17 March 2015: The authorities must implement the BiH Law on Missing Persons fully and as a matter of urgency, participants at a roundtable in Mostar agreed today.
The roundtable, organized by the International Commission on Missing Persons (ICMP), brought together representatives of family associations and the authorities as well as academic and legal experts to discuss ways of increasing the effectiveness of efforts to account for the missing.
The BiH Law on Missing Persons was enacted at the end of 2004, providing for the establishment of the Missing Persons Institute (MPI) to coordinate the search for the missing, the establishment of the Central Records of Missing Persons, and the establishment of a Fund to ensure that families of the missing receive necessary financial support. The Law also prescribes procedures for memorials.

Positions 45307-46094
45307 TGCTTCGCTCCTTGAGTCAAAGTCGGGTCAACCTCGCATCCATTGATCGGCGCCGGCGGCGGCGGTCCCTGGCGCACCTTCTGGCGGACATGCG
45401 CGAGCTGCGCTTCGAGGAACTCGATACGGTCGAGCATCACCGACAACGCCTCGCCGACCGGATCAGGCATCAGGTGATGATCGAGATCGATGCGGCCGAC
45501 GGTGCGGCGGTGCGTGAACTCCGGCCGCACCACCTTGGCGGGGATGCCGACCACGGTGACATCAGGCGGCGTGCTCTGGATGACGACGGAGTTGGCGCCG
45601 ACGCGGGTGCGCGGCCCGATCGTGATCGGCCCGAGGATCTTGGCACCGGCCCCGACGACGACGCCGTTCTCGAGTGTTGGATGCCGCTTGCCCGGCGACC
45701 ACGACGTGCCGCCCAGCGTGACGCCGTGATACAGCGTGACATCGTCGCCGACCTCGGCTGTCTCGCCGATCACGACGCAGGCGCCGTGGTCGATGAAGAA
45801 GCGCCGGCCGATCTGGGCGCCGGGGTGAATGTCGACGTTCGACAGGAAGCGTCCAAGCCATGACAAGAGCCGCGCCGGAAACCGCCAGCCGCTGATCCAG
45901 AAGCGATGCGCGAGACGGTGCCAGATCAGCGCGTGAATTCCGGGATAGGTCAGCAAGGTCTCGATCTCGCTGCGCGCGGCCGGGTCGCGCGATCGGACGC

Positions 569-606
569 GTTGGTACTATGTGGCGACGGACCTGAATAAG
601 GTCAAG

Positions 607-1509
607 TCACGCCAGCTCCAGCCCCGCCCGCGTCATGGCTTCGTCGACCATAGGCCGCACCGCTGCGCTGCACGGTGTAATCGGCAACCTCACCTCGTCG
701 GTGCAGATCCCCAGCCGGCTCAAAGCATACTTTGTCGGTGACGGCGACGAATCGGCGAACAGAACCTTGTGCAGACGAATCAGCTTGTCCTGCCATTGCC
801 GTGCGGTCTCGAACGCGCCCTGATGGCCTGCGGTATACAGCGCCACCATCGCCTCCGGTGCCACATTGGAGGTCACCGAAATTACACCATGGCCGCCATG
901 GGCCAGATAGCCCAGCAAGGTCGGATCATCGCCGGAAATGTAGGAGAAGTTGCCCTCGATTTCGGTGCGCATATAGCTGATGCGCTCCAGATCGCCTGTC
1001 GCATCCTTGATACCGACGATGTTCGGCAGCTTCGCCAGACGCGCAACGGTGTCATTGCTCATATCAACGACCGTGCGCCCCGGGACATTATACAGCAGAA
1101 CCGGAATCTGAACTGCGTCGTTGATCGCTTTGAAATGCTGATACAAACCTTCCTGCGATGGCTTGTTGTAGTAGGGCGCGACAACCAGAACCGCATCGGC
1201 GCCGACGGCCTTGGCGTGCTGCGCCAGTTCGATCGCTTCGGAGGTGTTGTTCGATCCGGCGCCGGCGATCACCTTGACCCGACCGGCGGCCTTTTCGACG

The MPI was launched in 2005 and became fully operational in 2008. The Central Records were created in 2011, but only half of the more than 30,000 names listed have gone through a verification process, and the slow pace of verification has been one of the contributory factors to the authorities’ failure until now to establish the Fund for Support to Families of the Missing.
The Fund was seen as a practical way of helping families who are in many cases among the most vulnerable in society. In its absence, many families have been left to manage as best they can without even minimal support from the authorities.
Implementing the Law on Missing Persons, including establishing the Fund for the Families of the Missing, was one of the recommendations presented in the BiH Stocktaking Report, published by ICMP in December, which describes two decades of efforts to account for the missing and examines specific issues in Lower Podrinje, Upper Podrinje, Herzegovina, Sarajevo, Posavina, Central Bosnia, Northeast Bosnia and Western Bosnia.
Further roundtables will be organized in Sarajevo on 19 March and in Banja Luka on 26 March.